Officials from the US and Israel, two countries that have long asserted Hezbollah’s culpability for the terrorist attack that killed six people at Bourgas Airport in July 2012, welcomed the announcement made by Bulgaria’s Interior Minister Tsvetan Tsvetanov on February 5 that investigators found evidence that linked the attack to the Lebanon-based militant group.
At a meeting of the Bulgarian Presidency’s consultative council on national security, Tsvetanov delivered an extensive update on the investigation into the bombing that took the life of five Israeli tourists and a Bulgarian bus driver. After the meeting, he outlined the main findings of the investigation so far (as reported by The Sofia Globe here).
“The Bulgarian findings announced today are clear: Hezbollah was directly responsible for the atrocity,” Israeli prime minister Benjamin Netanyahu said in a statement. “This is yet a further corroboration of what we have already known, that Hezbollah and its Iranian patrons are orchestrating a worldwide campaign of terror that is spanning countries and continents.”
While Israel has blamed Iran for the attack, which led to heated exchanges at the United Nations in the weeks after the bombing, Tsvetanov made no reference to Iran in his announcement and did not take questions from the media.
US president Barack Obama’s counter-terrorism adviser, John Brennan, said: “We commend Bulgarian authorities for their determination and commitment to ensuring that Hizballah is held to account for this act of terror on European soil. The United States will continue to provide the Bulgarian Government assistance in bringing the perpetrators of this heinous attack to justice.”
The US and Israel have both branded Hezbollah a terrorist group, but the European Union, of which Bulgaria has been a member state since 2007, has not. Brennan said that the EU should reconsider its stance given that Hezbollah’s activities “threaten the safety and security of nations and citizens around the world.”
“We call on our European partners as well as other members of the international community to take proactive action to uncover Hizballah’s infrastructure and disrupt the group’s financing schemes and operational networks in order to prevent future attacks,” he said.
Netanyahu made the same point, saying that the bombing was “an attack on European soil against a member country of the EU. We hope that the Europeans draw the necessary conclusions as to the true character of Hezbollah.”
EU high representative for foreign affairs and security policy Catherine Ashton said in a statement that she took note of the results of the investigation.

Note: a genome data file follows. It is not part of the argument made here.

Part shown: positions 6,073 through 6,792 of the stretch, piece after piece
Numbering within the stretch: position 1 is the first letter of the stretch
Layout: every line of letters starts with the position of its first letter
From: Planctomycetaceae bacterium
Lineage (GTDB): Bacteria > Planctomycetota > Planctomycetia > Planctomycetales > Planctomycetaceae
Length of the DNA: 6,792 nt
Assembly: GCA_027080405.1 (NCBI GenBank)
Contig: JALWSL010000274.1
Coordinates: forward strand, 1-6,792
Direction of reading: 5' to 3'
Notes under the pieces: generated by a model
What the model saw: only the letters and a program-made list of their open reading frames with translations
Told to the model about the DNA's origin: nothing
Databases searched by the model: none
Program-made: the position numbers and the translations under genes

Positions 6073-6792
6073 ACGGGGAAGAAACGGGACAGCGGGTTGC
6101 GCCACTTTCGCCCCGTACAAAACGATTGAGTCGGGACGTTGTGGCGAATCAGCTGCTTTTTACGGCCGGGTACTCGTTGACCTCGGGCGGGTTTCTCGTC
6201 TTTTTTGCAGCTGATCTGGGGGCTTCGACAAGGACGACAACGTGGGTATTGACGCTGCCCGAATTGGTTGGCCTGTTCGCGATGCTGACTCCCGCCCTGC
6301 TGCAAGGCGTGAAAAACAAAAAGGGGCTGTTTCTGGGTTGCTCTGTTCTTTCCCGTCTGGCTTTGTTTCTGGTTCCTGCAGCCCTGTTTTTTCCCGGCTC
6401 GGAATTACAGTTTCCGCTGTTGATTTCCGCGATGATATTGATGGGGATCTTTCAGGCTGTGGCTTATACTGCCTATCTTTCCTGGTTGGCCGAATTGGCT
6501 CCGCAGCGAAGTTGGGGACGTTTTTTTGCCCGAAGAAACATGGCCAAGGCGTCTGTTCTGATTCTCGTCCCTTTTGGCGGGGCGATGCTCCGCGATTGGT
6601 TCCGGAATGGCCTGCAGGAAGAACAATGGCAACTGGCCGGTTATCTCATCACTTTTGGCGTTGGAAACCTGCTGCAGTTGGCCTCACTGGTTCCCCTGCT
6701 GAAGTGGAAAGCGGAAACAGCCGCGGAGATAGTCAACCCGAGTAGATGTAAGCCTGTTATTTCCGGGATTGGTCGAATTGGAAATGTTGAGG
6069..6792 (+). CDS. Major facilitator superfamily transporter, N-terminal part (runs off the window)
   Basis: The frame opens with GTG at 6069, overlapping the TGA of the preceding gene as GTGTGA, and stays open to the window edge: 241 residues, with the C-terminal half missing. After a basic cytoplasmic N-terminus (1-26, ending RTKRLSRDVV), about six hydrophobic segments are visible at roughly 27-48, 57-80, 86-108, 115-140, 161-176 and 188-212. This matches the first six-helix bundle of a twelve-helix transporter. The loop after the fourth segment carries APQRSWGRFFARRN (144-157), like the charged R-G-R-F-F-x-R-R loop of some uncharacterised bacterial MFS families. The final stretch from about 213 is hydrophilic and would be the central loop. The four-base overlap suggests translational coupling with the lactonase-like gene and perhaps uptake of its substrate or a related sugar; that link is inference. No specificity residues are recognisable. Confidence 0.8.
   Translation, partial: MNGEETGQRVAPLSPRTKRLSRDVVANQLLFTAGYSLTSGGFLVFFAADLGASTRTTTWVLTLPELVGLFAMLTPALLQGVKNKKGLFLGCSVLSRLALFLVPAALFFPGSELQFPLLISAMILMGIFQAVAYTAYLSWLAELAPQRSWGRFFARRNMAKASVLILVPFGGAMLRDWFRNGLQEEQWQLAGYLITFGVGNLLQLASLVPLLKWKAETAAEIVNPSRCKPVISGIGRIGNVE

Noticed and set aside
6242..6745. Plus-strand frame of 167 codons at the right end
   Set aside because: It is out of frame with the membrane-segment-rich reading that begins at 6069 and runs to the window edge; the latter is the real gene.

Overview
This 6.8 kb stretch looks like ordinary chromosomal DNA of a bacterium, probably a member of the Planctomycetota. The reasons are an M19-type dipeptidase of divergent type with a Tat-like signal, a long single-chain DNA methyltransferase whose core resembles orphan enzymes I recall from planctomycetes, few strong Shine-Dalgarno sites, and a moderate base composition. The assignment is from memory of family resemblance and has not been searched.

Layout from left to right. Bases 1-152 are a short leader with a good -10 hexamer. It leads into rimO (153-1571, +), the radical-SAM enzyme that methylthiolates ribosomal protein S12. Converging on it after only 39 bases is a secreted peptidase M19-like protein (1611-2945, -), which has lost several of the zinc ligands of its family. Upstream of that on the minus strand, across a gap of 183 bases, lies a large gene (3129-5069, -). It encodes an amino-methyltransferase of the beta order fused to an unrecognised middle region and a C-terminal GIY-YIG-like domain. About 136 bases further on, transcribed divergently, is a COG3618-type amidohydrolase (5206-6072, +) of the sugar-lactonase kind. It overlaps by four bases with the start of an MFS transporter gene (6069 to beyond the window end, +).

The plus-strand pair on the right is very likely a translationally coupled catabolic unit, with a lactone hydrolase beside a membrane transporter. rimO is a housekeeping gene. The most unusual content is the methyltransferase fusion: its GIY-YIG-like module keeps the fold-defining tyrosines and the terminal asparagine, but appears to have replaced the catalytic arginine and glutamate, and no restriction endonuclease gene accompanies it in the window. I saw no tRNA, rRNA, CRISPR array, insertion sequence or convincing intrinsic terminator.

“The implications of the investigation need to be assessed seriously as they relate to a terrorist attack on EU soil, which resulted in the killing and injury of innocent civilians,” she said. “The EU and member states will discuss the appropriate response based on all elements identified by the investigators.”
The investigation found that two co-conspirators who left the country after the attack held Canadian and Australian passports, respectively.
Canada’s foreign minister John Baird said that his country “takes the reported involvement of a dual national living in Lebanon very seriously and is working with Bulgarian authorities.”
“That Bulgaria has found convincing evidence of Hezbollah involvement in this carnage is, sadly, not surprising. It is yet more evidence of the depravity of Hezbollah,” he said. “We urge the European Union and all partners who have not already done so to list Hezbollah as a terrorist entity and prosecute terrorist acts committed by this inhumane organization to the fullest possible extent.”
Europol, which rendered immediate assistance to Bulgarian investigators – both with personnel on the ground and at its headquarters, as well as through its secure communications network to exchange of intelligence with other countries – said that it was “assessing the impact of the incident on the threat of international terrorism in the EU.”
The announcement, predictably, also drew comments from Bulgarian politicians, who used it as an opportunity to attack the Cabinet.
The leader of the Bulgarian Socialist Party, the largest opposition party in Parliament, Sergei Stanishev said that the investigation failed to find “categorical proof” about the co-conspirators or the organisation behind the attack. Pointing the finger at Hezbollah further endangered Bulgarian citizens, he said.
“It is completely unacceptable from a national security point of view and the risks assumed in this way, especially in regard to the people of Bulgaria, the ordinary citizens,” he said, as quoted by news website Mediapool.bg.
The leader of ultra-nationalist party Ataka, Volen Siderov – whose previous writings and statements have led to allegations against him of, among other things, Islamophobia and anti-Semitism – went much further, dismissing the announcement as succumbing to pressure from foreign capitals.
“I think this is the game of US and Israel, who are trying to jam us into it in order to create an artificial front and enemies,” he said, as quoted by news agency Focus.
He also attacked Bulgarian Foreign Minister Nikolai Mladenov, who updated the security council on developments in the Middle East. “There were some superficial, immature constatations from the Foreign Minister, without an in-depth analysis and no real evaluation of the risks for Bulgaria; constatations that I refuse to accept,” Siderov said.
MP Yordan Bakalov, from the centre-right opposition Blue Coalition, levelled the same criticism, saying that Mladenov’s report was superficial and that “at this stage our Foreign Minister might not realise what he should be doing.”
(Buses wrecked by the blast in the parking lot of the Bourgas Airport, photo by Interior Ministry)